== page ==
Types of Flexible Working (definitions)
When we say flexible working, we mean re-thinking the way we plan and arrange work – when it takes place, where it takes place and how we arrange it.
Types of flexible working include, but are not limited to:
Lines of work/shifts are generated and then bid for by team members/employees.
Flex time and banked time
Working extra hours where required over several days or weeks and then reclaiming those hours as time off.
Employees submit requests for the shifts they would like to work and the days they want to be rostered off. The roster is then built taking these requests into consideration, trying to accommodate all requests where possible and practical. Rosters can often accommodate part time and job share via different combinations (e.g. a 40% allocation of total shifts per roster period, a 75% allocation, etc).
Flexible working hours/Flexible scheduling
An alternative to the traditional 9 to 5, 35/38-hour work week. It allows employees to vary their arrival and/or departure times. Employees and managers should familiarise themselves with the provisions of their relevant Flexible Working Hours Agreement.
Activity based working/Agile working
Employee do not 'own' or have an assigned workstation. Rather, the broader workspace provides employees with a variety of predetermined activity areas that allow them to conduct specific tasks including learning, focusing, collaborating and socialising. They may adjust where they work or who they work near according to the nature of the task or outcome required.
Working at a location other than the official place of work. Mobile working, distributed work, virtual teams and telework are collectively referred to as telecommuting.
Working from a different location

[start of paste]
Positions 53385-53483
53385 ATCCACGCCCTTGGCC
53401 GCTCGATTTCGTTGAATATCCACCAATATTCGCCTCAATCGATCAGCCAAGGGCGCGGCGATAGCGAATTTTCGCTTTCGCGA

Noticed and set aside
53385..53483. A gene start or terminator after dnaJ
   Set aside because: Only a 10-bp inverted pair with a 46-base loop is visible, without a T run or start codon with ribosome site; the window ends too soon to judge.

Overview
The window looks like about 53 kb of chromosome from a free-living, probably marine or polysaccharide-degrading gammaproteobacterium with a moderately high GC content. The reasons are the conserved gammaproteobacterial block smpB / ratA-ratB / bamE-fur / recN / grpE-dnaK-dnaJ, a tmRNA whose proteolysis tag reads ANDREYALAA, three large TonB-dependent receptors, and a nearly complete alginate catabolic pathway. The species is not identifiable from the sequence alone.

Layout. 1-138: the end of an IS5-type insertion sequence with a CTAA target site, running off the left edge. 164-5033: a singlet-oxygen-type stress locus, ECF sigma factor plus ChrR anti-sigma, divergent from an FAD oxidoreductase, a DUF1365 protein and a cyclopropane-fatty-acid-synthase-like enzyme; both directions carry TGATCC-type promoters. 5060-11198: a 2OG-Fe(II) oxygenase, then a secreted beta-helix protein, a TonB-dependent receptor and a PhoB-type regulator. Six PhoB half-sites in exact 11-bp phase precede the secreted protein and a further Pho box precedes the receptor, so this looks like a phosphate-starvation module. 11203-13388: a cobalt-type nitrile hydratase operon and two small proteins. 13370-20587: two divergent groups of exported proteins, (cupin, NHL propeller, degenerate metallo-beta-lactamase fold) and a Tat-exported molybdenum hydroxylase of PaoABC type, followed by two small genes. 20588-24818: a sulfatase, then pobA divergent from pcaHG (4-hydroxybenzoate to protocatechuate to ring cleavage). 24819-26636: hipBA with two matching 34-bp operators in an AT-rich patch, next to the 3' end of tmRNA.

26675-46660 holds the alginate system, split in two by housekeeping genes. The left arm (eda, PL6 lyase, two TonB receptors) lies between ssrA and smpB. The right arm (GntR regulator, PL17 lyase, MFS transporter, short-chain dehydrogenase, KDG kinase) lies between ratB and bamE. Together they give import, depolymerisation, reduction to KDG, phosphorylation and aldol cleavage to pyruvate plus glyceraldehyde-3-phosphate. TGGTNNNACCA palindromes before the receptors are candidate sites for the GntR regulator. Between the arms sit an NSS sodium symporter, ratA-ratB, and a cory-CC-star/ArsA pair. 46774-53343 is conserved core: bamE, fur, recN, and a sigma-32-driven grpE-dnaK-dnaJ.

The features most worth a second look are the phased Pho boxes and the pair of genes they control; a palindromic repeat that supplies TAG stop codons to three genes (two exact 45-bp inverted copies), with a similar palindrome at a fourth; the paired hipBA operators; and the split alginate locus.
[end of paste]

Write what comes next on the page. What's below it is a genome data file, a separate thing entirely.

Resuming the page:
An employee may work from an office closer to home or closer to meetings they need to attend during the day. This could also include workings hubs, other government buildings/locations.
Working from home
Working from home some (or all) days of the week
Compressed working week/Compressed hours
An employee may work the same number of weekly working hours, compressed into a shorter period of time. For example a 35 hours week may be worked at a rate of 8.75 hours per day for 4 days instead of 7 hours for 5 days. Changes to salary are not required but public holidays, treatment of hours beyond the contract hours (e.g. potential for claim for overtime) and leave arrangements need to be taken into consideration.
A full-time role is undertaken by two or more employees who are paid on a part time basis for the hours they work. (See: Job share resources)
A regular work pattern where you work fewer than full time hours. Note the days worked can be varied by mutual agreement.
Allow shift workers to trade shifts with each other, enabling flexibility to meet both work and personal needs, without sacrificing one or another.
A type of shift-work schedule where a person’s work day is split into two or more parts (such as morning and evening) separated by more than the normal periods of time off (as for lunch).
A note on agile/activity-based working: agile work in government context generally means activity-based working (or hot-desking) and refers to the physical workplace environment. While some concepts may overlap e.g. remote working – agile work is not the same as flexible working.